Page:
2 Ways, 1 Mission: A Historical Watercolor Painting Of Mission San Juan
Turn the Mission San Juan Capistrano into a colorful AND a non-colorful historical watercolor painting! Artist William “Bill” Dunn shows how to do a quick value painting study before painting the final version. Want to watch the video version? The full tutorial is available to members of our Watercolor University.
Materials Used In This Watercolor Class:
- Reference picture of Mission San Juan Capistrano in California
- A block of Fluid 100 hot press watercolor paper (140lb, size 9″ x 12″)
- A block of Fabriano rough watercolor paper (140lb, size 12″ x 18″)
- Pentel Graphgear 1000 automatic drafting pencil, 0.7mm lead size with 2B lead
- ½” Artist’s or masking tape
- Painting palette for watercolor paints
- Auxiliary plate or palette
- A container of water
- Paper towels or a rag
- A tabletop easel or a box to prop your painting on
Paints (Holbein Artists’ Watercolors)
- Gamboge Nova
- Brilliant Orange
- Cadmium Red Purple
- Cobalt Violet Light (a.k.a. “Lavender”)
- Mineral Violet
- Olive Green
- Cobalt Green
- Leaf Green
- Cerulean Blue
- Cobalt Blue Hue
- Quinacridone Gold
- Yellow Ochre
- Burnt Sienna
- Burnt Umber
- Neutral Tint
- Ivory Black
- Chinese White
Winsor & Newton’s Professional Watercolors
- Permanent Carmine
- Permanent Mauve (or Sennelier’s Cobalt Violet Deep Hue watercolor paint)
- Oxide of Chromium
- French Ultramarine
- Neef Rigger Supreme Taklon Series: Long handle rigger brush (no. 6)
- Neef Rigger Supreme Taklon Series: Long handle rigger brush (no. 12)
- Escoda Perla Joseph Zbukvic Series: Round brush (no. 8)
- Escoda Perla Joseph Zbukvic Series: Round brush (no. 12)
- Escoda Perla Joseph Zbukvic Series: Round brush (no. 20)
- Winsor & Newton’s Cotman Brush Series 111: Round brush (no. 2)
- Hamburg Premier Professional Brush: Badger fan brush (no. 6)
Step 1: A Grayscale Compositional Study
In this tutorial, we’ll be painting something more historical: the Mission San Juan Capistrano. To begin, Bill focuses on the compositional process by first doing a version in black and white.
Tape the edges of the smaller 9″ x 12″ watercolor paper block using artist’s tape, then draw a rectangle that will frame your painting area. This will be a rough guide as to the size of your final painting. Next, draw in simple outlines of the objects you see in the reference picture, starting from the largest shapes to the smallest. You can tweak the composition as you go. For example, Bill shortens the trees as they need to fit inside his frame, and places the main focus of the building slightly off-center for a better design. He also adds a few figures in the archways so they’ll stand out against the dark background.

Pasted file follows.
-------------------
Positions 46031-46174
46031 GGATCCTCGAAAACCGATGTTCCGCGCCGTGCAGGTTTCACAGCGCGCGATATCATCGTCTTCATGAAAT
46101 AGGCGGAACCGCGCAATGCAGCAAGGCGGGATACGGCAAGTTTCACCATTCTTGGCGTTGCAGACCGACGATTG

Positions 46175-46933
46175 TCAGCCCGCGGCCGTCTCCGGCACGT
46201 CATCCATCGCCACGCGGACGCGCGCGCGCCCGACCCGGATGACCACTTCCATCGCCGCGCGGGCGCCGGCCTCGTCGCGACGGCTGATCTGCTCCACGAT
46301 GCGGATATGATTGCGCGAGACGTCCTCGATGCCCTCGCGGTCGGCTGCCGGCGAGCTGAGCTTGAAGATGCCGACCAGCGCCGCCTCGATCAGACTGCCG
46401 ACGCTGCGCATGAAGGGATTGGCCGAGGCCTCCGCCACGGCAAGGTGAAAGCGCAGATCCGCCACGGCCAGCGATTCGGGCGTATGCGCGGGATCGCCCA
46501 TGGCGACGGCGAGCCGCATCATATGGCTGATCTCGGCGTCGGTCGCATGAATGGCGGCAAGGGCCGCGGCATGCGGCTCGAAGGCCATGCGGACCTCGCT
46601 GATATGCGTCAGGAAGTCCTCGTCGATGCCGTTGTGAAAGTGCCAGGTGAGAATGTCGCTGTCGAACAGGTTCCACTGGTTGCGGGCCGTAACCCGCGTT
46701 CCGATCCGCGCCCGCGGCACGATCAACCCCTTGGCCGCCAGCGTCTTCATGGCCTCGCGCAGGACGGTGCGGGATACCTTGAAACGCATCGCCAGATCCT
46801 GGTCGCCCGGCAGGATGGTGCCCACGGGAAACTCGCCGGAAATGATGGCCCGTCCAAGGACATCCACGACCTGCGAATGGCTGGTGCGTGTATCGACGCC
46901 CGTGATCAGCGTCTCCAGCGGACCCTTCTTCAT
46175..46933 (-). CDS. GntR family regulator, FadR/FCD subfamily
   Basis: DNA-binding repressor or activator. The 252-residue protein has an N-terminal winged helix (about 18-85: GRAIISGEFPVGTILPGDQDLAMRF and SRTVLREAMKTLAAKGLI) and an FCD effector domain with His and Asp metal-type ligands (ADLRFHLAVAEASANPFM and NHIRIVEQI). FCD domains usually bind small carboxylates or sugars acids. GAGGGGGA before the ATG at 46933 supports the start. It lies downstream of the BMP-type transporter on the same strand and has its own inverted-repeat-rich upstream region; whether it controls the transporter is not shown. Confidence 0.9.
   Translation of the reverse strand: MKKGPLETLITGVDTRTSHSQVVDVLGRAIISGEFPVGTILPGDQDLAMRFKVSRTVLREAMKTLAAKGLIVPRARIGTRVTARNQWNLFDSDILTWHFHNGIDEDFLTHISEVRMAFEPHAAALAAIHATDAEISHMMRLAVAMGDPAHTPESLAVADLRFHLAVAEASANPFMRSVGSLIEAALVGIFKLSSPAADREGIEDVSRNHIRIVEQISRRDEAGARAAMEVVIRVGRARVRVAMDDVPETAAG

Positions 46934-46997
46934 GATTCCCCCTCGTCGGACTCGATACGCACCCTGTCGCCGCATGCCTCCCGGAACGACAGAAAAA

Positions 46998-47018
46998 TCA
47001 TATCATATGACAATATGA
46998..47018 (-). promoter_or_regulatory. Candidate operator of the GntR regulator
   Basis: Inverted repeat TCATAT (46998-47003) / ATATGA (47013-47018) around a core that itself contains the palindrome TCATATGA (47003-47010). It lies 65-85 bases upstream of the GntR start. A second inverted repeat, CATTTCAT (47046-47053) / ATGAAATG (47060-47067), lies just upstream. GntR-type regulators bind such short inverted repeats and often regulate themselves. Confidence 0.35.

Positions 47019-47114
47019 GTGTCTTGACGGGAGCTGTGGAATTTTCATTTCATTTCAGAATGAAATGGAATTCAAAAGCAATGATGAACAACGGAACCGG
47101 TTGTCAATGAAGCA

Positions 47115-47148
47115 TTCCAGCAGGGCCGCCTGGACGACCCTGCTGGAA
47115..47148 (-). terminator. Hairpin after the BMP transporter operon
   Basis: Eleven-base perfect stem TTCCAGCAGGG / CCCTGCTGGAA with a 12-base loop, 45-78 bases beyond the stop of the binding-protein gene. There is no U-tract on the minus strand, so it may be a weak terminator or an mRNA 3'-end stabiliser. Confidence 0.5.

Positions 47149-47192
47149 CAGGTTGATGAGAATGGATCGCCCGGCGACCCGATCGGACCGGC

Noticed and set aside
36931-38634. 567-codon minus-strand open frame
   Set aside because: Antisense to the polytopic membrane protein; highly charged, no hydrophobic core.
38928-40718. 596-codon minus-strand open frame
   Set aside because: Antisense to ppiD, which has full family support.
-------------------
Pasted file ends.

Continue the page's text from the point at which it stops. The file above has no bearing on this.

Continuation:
Remember to sketch the building in perspective, and try not to erase, as you might damage the surface of your paper. There’s also no need to be 100% accurate or to include every single detail, since this is just a quick painting study.
Step 2: Painting In Value
Prop your paper block on an easel or thick book, so it angles at about 30º. With the no. 12 round brush, dilute Neutral Tint on your palette, then paint the mid-tones. Leave areas white as your lightest value, and feel free to have some white spots showing through on the building’s walls.
Switch to a darker tone for the palm trees, and switch to a fan brush to paint the palm fronds and foliage. For the darker areas, use a very saturated Neutral Tint and a no. 8 round brush to get some of the details, such as the archways and windows. For the thinnest details, use a no. 6 rigger brush, and make sure to get some tiling and shadow details around the roof area. To paint the sky, wet it with clean water using a no. 12 rigger brush, before adding a tone via this wet-on-wet method. For the darkest parts, you can add an additional layer of Ivory Black for more contrast.
In this manner, finish painting your grayscale study, making note of the values (i.e. light vs dark) in your historical watercolor painting. It will be a helpful guideline to refer to when you’re working in full color!
Below is a close-up of Bill’s grayscale building:
Step 3: Sketching The Mission San Juan Capistrano
To begin your historical watercolor painting in color, switch to the bigger 12″ x 18″ paper block, and prep it in the same way as step 1. You can use the tape this time to become the actual frame for your painting area, and any extra space can be for color testing. In addition, try to make the painting area to scale with the reference photo!
Once again, do a simple sketch of the San Juan Capistrano, keeping it in a similar, loose style as the grayscale version. Be more careful this time though, in terms of getting the proportions and measurements right. Add as many details as you need, but remember that you can always draw with your paintbrush.
Below is a close-up of Bill’s sketch:
Step 4: Wet-On-Dry Walls
It’s finally time to begin your historical watercolor painting! To start, you can clean off the Neutral Tint from your palette, and plan the color scheme of your painting. Bill decides on a more natural look with good contrasts, and to paint the building first.
With a no. 20 round brush, pick up Yellow Ochre, and start painting the walls with the “wet-on-dry” technique (i.e. wet paint on a dry surface). Be bold, and remember that watercolors dry lighter than when they’re wet. Again, you can leave some white showing through for highlights and a bit of texture. While the paint is still wet, drop in Cobalt Violet Light, then Cerulean Blue. This wet-on-wet method will help create the soft blends you need for this historical watercolor painting.
Step 5: Foliage And Layering Tones